This article was crafted with the help of Kolb Electric, Inc.

There are certain aspects of home ownership and maintenance that are easily tackled by homeowners with do-it-yourself skills. However, when it comes to electricity, issues are best left to a professional

“It is much less expensive to have the work done in the first place by an electrician on a non-emergency basis than to run into serious problems, which usually occur after hours, require emergency service, and are often pricey,” advises Gus Boesl of Kolb Electric in Washington, DC and the surrounding area. 

Add to those elements the danger of shock or death from accidentally mishandling electrical components or old, tricky wiring, and you’ll be sure to think twice about risking your own safety versus calling a qualified electrician.

Reasons to Call an Electrician

Many homeowners call an electrician for switches and receptacles that no longer work, circuit breakers that trip, and the installation of new devices. The most common installation requests electricians deal with are fixtures, ceiling, and attic fans, and outdoor lighting, Gus says.

If you are looking to install a brand-new outlet or fixture, you are likely already planning to contact a reputable electrician. But what about when electrical issues creep up on you? Learn to identify electrical problems before they become a major hazard by these signs:

  • The fluctuation of electrical current, marked by unusual dimming or flashes of brightness in lights, is a good indicator of a problem on a circuit.
  • Frequent tripping of GFCI receptacles often indicates a larger issue.
  • Any electrical mechanism that stops functioning is indicative of a problem that needs addressing.

Because electricity can be so dangerous, it is important not to ignore warning signs. In fact, certain situations require the immediate shut-off of the power:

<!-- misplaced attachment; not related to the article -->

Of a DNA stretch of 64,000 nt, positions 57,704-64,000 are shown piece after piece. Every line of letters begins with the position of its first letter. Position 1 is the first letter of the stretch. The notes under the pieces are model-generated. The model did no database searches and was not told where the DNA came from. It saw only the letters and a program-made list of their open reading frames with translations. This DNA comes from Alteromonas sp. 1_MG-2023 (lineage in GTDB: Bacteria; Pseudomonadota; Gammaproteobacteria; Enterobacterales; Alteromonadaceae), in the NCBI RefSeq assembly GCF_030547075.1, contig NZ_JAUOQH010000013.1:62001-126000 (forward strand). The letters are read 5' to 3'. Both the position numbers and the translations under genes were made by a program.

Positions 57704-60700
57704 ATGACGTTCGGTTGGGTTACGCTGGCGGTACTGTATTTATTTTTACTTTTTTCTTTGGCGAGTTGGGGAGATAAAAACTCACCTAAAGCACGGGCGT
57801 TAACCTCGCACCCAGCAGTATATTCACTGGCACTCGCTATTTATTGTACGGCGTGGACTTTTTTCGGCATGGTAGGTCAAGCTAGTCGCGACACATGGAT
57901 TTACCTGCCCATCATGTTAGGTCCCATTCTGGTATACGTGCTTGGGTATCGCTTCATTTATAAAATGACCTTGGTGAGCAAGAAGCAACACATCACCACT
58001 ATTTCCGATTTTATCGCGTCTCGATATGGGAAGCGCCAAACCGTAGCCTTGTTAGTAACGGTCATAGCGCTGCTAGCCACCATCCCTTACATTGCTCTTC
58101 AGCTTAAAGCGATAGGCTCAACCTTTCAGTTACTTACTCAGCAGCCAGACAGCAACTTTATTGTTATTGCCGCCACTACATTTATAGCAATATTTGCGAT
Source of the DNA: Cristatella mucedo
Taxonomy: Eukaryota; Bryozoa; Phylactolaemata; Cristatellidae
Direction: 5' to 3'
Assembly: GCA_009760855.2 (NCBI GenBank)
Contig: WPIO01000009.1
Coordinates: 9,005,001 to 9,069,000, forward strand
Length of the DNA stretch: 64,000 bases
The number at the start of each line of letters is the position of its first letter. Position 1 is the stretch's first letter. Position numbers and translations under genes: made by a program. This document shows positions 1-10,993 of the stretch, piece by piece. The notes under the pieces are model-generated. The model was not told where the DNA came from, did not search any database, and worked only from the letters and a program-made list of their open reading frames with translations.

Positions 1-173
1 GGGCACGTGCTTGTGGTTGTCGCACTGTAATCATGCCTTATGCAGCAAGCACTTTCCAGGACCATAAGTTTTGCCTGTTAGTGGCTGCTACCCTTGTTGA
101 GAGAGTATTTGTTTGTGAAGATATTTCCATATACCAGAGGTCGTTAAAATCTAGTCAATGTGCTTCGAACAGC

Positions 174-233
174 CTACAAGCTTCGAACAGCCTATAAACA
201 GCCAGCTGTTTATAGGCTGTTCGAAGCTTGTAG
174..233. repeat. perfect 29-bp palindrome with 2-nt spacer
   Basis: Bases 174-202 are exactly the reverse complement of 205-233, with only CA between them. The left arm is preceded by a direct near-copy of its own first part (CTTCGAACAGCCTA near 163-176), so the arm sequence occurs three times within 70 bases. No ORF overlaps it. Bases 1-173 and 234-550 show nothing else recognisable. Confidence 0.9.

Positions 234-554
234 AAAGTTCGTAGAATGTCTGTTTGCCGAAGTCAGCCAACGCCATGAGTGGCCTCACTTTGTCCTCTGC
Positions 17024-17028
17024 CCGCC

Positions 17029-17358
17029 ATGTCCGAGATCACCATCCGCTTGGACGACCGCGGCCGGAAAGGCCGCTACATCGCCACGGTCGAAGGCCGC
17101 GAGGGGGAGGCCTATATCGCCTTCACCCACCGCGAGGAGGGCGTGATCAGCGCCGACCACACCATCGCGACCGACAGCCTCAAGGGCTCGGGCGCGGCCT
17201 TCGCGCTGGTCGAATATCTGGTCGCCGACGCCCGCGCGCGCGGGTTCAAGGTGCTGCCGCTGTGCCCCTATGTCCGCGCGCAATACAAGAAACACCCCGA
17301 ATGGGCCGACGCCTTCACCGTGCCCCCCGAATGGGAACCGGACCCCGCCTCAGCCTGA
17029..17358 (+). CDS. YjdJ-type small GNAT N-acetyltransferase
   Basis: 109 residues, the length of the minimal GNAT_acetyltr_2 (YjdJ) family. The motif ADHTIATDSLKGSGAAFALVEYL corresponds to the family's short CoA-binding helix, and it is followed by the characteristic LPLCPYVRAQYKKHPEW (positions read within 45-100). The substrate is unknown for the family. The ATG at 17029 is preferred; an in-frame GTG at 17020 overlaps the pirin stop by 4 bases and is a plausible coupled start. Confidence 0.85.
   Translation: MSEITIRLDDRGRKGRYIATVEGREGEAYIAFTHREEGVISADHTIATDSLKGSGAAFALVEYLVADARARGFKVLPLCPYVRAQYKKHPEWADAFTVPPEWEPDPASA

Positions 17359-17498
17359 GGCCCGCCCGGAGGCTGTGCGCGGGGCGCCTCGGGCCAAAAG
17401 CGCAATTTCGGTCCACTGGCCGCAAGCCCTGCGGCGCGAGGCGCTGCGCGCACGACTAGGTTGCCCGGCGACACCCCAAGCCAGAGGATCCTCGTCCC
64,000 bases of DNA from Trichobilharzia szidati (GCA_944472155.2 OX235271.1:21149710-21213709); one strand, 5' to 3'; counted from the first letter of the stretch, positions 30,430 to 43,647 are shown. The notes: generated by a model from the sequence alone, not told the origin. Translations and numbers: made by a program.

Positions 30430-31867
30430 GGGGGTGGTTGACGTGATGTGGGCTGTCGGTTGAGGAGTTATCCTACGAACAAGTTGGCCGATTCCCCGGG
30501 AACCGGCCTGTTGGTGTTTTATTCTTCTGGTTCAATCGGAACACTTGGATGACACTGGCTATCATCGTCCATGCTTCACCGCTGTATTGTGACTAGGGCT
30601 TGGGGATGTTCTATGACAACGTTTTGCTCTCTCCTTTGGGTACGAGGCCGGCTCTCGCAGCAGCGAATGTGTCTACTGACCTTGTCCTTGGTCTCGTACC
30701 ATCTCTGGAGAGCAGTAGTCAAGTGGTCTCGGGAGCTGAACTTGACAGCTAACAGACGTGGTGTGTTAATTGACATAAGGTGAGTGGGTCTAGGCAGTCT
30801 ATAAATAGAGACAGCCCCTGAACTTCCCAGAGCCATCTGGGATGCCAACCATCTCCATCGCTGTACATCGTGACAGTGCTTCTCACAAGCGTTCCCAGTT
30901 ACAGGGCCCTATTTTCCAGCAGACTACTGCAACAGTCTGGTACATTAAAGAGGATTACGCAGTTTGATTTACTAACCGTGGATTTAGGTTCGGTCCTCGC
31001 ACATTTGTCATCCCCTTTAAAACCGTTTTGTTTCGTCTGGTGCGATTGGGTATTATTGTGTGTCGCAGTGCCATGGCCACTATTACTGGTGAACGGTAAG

• Sparks or flames from a device or fixture.
  • The smell of something burning that cannot be linked to an obvious source.

What to Expect

Before the arrival of an electrician, Gus recommends clearing away clutter from the areas in which work is being conducted. “An electrician can do his job quicker and more efficiently if he is operating in areas that are free of furniture and other items.” 

Once an electrician identifies and diagnoses a problem, he or she will tell you what steps come next. Typically, light electrical work, such as repairing a device or replacing a receptacle, will not require invasive labor, but heavier work might, like the installation of a ceiling fan. 

Please note that if cutting through drywall is required to properly complete electrical work, electricians are generally not trained to do carpentry repairs; you will likely need to take care of repairs yourself after the electrical problem has been addressed, so consider this when budgeting the total cost of work.

Prevention of Electrical Problems

According to Gus, one of the best ways to prevent future electrical problems is by installing a whole-house surge protector, saving you from power surges. Gus also recommends the following:

  • Annual safety inspections to make sure receptacles and wiring are clean and working properly.
  • Properly marking your panel to help determine if issues are occurring with individual or multiple circuits.
  • Knowledge of location and how to reset GFCI receptacles.

When considering the advantages and disadvantages of calling an electrician versus tackling the problem yourself, Gus warns that it is probably best left to a professional. “Electricity is not something that you want to play with if you are not experienced, because the work can be quite dangerous.”

This article was crafted with the help of Kolb Electric, Inc., a Northern Virginia and Maryland expert in Electricians. While we strive to provide relevant information to all homeowners, some of the material we publish may not pertain to every area. Please contact your local Best Pick companies for any further area-specific advice.

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